Rising Sun – CMON – Review


Theme and What is it?


Set in Feudal Japan, you take up the role of one of the leading clans vying for control of the region. To be successful, you must gain favour from the Kami and negotiate around your opponents to find the best tactical result for victory.  

Along the way you will be able to use power abilities and recruit amazing creatures from Japanese mythology. Use everything at your disposal to be victorious.

Gameplay Mechanics


The game plays over 3 seasons (rounds) and each round players bid for season cards that can introduce powerful abilities or creatures that can be a huge help in the turns to come. Also, each season the favoured lands change. If you want to get resources at the end of the season, you must do your best to gain control of these favoured areas.

Each season players will also take it in turns to choose political mandates. These mandates are your actions for this turn. Each mandate has two abilities, one for you and your allies and another for all the other players. These mandates include the ability to summon troops, move units, build strongholds, collect resources or betray your ally if the timing is right. Players then take in turns to activate the mandate, and then the next player chooses the next mandate, and this continues until the end of the season.

At the end of each season battle commences in each area that is in dispute by none allied players and then it’s established who rules each area and resources are allocated accordingly.

This continues until the end of the third season and then all scores are added, and the winning is established.

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Initial Impressions


Ever since playing Blood Rage I was excited to see what games Eric Lang would be involved in and hearing the news about Rising Sun I was already invested. It ticked all the boxes for me from the off. Designed by Eric Land, illustrated by Adrian Smith, produced by CMON and set in Feudal Japan. What more could anyone ask for!?!

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Game Build Quality


CMON don’t seem to know how to produce a bad game. The quality of every aspect of this game is outstanding. I do happen to have the Kickstarter edition but even the cardboard components are always excellent quality. However, the plastic components are outstanding and really do make a big difference to the table presence of Rising Sun.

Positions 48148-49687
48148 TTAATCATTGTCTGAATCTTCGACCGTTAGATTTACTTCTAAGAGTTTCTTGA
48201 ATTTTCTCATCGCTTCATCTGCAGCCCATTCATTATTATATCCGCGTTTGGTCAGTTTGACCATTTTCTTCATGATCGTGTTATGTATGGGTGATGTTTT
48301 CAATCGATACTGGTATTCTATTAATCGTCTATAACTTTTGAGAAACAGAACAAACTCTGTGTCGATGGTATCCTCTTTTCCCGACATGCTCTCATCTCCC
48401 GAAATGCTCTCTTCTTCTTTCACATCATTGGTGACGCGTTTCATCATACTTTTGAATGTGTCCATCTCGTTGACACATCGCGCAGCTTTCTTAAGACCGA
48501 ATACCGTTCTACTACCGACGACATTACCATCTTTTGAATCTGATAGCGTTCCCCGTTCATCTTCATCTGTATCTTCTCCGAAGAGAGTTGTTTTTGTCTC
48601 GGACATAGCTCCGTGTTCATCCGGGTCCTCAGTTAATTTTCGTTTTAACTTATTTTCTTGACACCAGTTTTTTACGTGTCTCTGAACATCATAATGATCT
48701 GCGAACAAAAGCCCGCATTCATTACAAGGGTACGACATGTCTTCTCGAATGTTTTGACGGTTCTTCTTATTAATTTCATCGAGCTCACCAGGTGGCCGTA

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Artistic Direction


Adrian Smith has proven he can put his hand to pretty much any artistic project and make it his own. He has been working in the industry for a long time and it’s easy to see how his experience has shaped his artistic style. His artwork sets the atmosphere fantastically and captures the themes perfectly. Knowing he’s involved in a project can really change my interest levels for any board game.

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Fun Factor


Rising Sun is a fun blend of area control, bidding, combat and negotiation. It forces players to interact both on and off the board. Being able to create allegiances can completely change the way the game flows… but then also being able to betray your ally if the opportunity presents itself can also leave a sour taste in everyone’s mouths… but I love that aspect. You are constantly trying to gauge whether your allied clan is just about to oust you or whether you should do it first. So much fun.

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Age Range & Weight


I wouldn’t say Rising Sun is a massively complicated game, but it has a lot of moving parts and can be hard to grasp so I think 14+ sounds about right to me.

Also, I would agree with the timing. I’ve played quite a few games of Rising Sun now and the time scale can vary massively based on the experience level of the players.



I honestly can’t recommend Rising Sun enough. It’s a full package. Excellent gameplay, beautifully sculpted minis and outstanding artwork. Is there anything more we can ask for out of a board game these days? Basically, if you are looking for an area control game that seamlessly includes negotiation and combat, then this is well worth your time. However, I would genuinely recommend this game to anyone. It ticks so many boxes I would be surprised if most players wouldn’t find something to love about it.

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